If this hard line had prevailed at the Eurogroup, it would have made debt relief of the kind demanded by the IMF difficult if not impossible. But it did not prevail. Instead, the Eurogroup opted for a compromise, allowing interest deferrals for an additional 15 years—that is, until 2037—“so long as the total established by the EFSF Programme Authorised Amount is respected.” That ceiling, €241 billion, is very unlikely to be binding over this period. On top of this, the Eurogroup statement envisages a “contingency mechanism on debt” that would allow “further EFSF re-profiling and capping and deferral of interest payments” in case of an unexpectedly adverse scenario.
A preliminary number-crunch shows that, conditional on the fiscal path agreed on Thursday and European Commission growth projections, interest deferrals and maturity extensions within the time frame envisaged by the Eurogroup statement would indeed be enough to make the Greek debt sustainable. Problem solved? Not necessarily. That depends on the realism of the underlying assumptions. And here, the news is not so good.
Fiscal assumptions up to 2060
While the Eurogroup did not commit to a specific debt relief package, it was very specific in describing the fiscal assumptions of such a package—all the way to 2060. The fact that it did is good news. The content of what it described, however, is worrisome.
First the mostly positive side. The Eurogroup is now requiring Greece to maintain a 3.5 percent primary surplus for four years after this is attained in 2019, based on program assumptions. This is much shorter than what the European Commission had assumed before and—as we showed in our working paper—roughly in line with historical precedent. Although it is far from ideal—a country in which investment has collapsed and unemployment remains at 23 percent ought to be given more fiscal slack—it is achievable.
Now the bad news. For the period after 2022, the Eurogroup assumes “a fiscal trajectory that is consistent with its commitments under the European fiscal framework, which would be achieved according to the analysis of the European Commission with a primary surplus of equal to or above but close to 2 percent of GDP in the period from 2023 to 2060.”
Wow. A primary surplus of more than 2 percent, year after year, for a 40-year period? To our knowledge, this has never happened, in any country, since World War II. Forty-year spells with average primary surpluses of 2 percent have occurred, mostly in emerging-market countries. But even they are very rare. More generally, it is not clear that 40-year fiscal commitments have much meaning. The argument seems to be that it is not a new commitment but rather an implication of EU fiscal rules. But this raises the question why all European Commission scenarios so far envisaged a primary surplus of 1.5 rather than at least 2 percent of GDP over the same time horizon. Furthermore, the implementation record of EU fiscal rules historically has been poor—not just in Greece, but in many other EU countries.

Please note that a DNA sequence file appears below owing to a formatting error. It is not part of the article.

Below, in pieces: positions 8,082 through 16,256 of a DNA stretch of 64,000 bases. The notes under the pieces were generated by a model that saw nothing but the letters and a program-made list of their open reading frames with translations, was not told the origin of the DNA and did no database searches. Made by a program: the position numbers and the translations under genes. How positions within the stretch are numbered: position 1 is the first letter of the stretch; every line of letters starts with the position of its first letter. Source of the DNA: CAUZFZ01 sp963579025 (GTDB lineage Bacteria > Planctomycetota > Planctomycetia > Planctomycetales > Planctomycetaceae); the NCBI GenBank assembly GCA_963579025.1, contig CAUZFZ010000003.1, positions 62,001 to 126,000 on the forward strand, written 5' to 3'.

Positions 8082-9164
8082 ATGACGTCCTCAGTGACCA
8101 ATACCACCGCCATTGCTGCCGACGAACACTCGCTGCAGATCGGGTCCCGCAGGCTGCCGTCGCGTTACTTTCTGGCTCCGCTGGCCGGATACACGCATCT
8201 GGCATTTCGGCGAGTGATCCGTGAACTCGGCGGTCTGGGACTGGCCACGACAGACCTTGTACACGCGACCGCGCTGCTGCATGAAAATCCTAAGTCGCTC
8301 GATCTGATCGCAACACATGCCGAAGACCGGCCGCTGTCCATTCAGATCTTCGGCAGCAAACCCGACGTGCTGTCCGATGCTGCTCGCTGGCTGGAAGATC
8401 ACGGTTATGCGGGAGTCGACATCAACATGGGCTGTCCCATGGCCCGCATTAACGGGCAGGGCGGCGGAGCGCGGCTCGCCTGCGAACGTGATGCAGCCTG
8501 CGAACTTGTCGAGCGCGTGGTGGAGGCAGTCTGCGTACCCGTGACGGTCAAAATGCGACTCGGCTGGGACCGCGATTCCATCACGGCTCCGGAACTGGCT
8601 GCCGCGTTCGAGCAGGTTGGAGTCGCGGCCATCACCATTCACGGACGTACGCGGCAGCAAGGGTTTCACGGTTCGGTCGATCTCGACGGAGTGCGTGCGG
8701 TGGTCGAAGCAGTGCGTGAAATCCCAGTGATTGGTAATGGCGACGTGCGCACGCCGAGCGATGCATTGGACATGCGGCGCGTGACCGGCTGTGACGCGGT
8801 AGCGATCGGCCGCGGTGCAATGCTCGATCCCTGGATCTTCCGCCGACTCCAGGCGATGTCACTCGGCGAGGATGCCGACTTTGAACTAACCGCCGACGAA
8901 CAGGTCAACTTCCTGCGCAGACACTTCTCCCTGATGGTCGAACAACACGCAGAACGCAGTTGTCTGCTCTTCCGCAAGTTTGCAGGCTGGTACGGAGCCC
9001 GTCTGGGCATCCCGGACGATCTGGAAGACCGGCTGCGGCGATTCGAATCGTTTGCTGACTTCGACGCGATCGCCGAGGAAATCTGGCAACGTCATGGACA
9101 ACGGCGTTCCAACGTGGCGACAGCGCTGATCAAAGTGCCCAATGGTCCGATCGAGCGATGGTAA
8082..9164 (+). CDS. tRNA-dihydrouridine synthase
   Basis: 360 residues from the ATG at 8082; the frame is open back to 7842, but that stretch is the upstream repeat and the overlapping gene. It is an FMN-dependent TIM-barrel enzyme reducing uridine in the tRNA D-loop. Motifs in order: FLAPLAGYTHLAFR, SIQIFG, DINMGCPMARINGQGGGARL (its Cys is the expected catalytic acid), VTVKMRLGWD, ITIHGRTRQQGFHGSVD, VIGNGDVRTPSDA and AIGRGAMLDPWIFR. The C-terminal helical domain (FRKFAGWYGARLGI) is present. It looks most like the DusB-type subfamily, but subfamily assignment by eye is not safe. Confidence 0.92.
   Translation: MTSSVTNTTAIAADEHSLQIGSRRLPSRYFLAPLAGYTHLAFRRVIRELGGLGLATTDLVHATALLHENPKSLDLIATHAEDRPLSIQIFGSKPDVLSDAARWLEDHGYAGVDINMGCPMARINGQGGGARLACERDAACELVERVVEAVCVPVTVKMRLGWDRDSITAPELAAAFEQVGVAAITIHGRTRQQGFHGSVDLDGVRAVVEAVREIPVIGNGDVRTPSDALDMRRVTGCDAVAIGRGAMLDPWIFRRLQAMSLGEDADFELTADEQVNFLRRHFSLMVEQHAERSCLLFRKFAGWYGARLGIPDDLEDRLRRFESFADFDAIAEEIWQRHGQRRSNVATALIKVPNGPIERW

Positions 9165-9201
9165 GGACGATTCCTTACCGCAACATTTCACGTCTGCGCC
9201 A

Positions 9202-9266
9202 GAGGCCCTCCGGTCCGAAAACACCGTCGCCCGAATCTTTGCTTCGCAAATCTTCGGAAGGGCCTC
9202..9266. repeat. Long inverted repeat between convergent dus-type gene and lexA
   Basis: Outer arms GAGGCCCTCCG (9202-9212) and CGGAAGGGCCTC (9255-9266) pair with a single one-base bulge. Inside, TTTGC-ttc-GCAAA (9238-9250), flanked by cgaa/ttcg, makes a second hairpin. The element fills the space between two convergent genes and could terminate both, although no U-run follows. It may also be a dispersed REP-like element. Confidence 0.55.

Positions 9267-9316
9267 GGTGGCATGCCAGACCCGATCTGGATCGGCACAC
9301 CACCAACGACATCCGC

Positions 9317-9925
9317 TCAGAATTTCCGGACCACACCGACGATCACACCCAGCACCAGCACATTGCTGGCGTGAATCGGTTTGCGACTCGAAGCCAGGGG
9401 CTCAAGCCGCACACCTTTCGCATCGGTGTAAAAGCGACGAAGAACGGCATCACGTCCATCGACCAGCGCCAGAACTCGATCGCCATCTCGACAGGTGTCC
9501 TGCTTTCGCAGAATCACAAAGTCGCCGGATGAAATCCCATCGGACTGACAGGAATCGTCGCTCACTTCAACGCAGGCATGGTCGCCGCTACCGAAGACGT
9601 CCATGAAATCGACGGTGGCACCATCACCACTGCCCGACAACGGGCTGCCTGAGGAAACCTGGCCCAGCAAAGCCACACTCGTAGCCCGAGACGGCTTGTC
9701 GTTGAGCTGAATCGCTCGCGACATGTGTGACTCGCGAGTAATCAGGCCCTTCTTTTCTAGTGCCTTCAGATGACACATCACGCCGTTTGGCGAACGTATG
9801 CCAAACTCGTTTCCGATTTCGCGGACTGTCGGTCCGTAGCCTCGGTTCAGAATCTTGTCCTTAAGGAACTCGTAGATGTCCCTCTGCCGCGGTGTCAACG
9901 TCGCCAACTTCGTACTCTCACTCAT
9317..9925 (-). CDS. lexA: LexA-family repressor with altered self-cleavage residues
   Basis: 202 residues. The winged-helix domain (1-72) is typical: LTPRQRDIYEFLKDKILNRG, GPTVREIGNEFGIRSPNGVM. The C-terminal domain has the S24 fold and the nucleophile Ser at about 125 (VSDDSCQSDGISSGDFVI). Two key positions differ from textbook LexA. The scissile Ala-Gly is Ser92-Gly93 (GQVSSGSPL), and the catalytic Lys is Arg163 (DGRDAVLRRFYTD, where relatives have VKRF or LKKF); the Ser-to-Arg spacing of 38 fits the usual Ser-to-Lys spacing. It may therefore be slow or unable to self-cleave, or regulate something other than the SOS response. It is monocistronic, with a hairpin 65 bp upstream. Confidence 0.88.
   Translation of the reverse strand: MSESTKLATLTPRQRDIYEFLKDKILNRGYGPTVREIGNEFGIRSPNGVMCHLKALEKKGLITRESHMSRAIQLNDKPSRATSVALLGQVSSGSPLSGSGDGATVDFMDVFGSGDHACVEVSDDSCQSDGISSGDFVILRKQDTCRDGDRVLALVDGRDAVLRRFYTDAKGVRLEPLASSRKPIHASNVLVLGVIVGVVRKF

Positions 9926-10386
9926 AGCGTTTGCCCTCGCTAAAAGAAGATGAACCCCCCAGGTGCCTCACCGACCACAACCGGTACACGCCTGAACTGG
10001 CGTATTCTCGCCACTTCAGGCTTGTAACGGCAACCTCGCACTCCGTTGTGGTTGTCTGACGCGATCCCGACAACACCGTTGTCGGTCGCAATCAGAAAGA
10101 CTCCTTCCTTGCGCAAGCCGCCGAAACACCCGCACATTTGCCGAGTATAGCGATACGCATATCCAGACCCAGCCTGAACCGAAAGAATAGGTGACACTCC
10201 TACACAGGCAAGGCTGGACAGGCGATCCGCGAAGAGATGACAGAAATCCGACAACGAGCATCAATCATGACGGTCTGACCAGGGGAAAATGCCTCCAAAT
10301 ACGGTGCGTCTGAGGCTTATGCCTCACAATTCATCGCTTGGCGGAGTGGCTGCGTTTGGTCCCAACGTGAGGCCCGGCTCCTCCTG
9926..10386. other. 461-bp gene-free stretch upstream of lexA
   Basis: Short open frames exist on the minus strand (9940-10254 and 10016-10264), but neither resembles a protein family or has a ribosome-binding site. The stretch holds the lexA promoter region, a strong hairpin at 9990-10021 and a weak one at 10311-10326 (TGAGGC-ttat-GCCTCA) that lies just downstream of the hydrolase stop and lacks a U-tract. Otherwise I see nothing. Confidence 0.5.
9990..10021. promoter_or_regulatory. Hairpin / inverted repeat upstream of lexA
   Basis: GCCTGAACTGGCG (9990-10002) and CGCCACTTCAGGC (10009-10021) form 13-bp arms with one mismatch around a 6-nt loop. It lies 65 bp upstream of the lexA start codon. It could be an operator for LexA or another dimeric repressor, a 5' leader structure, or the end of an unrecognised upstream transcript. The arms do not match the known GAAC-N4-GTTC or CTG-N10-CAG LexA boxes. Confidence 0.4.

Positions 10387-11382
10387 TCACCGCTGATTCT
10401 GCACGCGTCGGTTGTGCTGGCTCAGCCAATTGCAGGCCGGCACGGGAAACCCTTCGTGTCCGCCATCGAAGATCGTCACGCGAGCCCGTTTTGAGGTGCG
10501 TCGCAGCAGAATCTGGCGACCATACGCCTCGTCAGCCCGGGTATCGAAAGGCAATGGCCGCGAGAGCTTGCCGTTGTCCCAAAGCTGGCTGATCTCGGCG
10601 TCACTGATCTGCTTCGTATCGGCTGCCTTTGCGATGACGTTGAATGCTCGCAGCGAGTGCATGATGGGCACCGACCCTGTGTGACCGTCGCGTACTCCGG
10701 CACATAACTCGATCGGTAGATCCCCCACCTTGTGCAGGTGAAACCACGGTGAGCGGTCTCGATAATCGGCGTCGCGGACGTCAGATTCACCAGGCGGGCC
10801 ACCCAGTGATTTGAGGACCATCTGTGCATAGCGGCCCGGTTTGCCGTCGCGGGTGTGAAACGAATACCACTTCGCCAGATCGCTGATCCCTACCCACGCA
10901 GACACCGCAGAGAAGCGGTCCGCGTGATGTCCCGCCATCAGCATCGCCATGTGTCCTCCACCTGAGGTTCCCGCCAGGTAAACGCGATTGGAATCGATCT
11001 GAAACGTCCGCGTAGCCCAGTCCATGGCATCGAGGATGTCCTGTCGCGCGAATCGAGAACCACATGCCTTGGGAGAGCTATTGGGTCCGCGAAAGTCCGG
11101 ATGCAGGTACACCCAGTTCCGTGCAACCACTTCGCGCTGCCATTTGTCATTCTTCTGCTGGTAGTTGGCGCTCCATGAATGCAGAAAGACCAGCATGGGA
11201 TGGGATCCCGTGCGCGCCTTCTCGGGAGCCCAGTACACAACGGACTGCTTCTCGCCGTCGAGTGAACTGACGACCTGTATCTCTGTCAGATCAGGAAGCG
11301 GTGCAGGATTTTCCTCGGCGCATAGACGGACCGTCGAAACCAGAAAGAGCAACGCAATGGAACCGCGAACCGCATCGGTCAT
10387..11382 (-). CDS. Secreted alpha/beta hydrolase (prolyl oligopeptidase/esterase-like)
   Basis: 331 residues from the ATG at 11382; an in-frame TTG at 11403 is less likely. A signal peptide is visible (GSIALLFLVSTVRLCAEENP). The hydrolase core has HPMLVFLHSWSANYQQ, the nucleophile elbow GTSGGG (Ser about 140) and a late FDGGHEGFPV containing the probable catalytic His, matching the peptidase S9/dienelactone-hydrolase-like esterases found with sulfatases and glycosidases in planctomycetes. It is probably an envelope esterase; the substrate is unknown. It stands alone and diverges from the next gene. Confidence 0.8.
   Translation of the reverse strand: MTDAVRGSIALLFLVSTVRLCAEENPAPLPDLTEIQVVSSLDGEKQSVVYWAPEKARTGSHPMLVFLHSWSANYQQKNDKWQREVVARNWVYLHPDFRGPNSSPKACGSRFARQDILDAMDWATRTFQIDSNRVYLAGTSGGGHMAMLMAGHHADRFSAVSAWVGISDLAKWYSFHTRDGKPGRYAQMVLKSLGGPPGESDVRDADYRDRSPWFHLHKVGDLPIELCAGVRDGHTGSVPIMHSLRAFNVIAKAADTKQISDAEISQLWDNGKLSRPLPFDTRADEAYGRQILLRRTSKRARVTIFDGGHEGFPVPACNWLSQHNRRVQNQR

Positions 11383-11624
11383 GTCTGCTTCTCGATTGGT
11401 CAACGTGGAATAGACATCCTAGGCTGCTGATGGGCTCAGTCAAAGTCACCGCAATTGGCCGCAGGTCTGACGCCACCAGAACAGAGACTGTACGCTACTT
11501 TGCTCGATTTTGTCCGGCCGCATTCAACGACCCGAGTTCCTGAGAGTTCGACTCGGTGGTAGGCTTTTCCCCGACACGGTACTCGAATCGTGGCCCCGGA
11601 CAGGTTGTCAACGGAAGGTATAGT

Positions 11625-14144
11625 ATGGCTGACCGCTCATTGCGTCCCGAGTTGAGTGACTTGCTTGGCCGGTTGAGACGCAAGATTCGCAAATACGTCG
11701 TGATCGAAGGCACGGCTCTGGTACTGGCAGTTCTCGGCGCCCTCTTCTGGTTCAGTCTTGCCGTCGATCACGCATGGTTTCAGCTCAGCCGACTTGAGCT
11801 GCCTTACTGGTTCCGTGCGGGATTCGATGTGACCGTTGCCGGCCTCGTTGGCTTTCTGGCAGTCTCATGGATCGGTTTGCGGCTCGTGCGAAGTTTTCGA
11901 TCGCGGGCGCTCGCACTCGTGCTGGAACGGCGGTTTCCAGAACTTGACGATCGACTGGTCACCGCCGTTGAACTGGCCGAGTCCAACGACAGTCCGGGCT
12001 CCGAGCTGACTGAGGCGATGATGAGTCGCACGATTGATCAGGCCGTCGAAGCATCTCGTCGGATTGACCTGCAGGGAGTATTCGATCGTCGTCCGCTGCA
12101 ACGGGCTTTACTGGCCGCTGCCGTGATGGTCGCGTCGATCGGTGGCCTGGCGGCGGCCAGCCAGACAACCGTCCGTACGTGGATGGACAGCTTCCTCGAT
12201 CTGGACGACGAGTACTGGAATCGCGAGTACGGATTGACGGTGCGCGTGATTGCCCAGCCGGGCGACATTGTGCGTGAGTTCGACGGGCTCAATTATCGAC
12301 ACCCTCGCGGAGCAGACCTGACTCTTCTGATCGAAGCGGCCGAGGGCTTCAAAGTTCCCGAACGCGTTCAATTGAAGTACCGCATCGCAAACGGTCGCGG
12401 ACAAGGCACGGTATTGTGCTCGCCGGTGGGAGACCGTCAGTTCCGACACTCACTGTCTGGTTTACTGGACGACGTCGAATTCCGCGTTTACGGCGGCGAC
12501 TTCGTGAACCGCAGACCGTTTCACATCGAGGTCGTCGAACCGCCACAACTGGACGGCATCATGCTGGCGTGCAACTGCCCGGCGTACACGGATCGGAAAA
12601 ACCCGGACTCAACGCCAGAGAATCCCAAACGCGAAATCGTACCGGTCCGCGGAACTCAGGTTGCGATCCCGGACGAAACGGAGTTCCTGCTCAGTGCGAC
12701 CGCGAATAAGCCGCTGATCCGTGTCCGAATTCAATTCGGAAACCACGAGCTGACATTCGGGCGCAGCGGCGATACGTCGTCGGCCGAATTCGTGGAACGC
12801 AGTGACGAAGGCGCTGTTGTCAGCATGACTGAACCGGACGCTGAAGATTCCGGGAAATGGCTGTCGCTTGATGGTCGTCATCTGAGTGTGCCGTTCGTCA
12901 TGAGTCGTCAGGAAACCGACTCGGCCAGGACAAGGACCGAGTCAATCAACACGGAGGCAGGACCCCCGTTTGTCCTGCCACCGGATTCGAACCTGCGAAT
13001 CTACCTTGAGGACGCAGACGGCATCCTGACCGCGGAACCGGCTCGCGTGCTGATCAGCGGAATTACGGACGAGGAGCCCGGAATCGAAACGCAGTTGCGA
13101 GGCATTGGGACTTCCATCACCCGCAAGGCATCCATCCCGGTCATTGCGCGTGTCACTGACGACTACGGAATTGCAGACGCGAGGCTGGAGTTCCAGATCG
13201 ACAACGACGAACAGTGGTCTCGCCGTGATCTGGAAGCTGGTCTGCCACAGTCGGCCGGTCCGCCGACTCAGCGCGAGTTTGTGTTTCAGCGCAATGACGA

In sum, the June 15 Eurogroup statement is the first to suggest a euro area consensus that significant debt relief will in fact happen if the current program is successfully completed––as now seems likely. To cite both Eurogroup president Jeroen Dijsselbloem and Greek finance minister Euclid Tsakalotos, this is a big step forward(link is external). Another important step is the confirmation that interest deferrals are fair game, within certain limits, in the context of any future debt deal.
Less reassuring, however, are the fiscal assumptions that the parties now appear to have agreed on. While a 3.5 percent primary surplus until 2022 can be justified using historical precedent, it will make it tough to revive public investment. And maintaining the surplus above 2 percent for an extra 37 years, as is now being assumed, would require unprecedented stamina.
To be clear, the point of a debt relief package is not to maximize the welfare of the debtor. It is to find a good balance between debtor interests, creditor interests, and maintaining good incentives for Greece and for the euro area more broadly. But this requires a realistic vision of what a country can deliver. The fiscal path assumed by the Eurogroup does not meet that standard. If a future debt relief package is built on that assumption, it will likely fall short.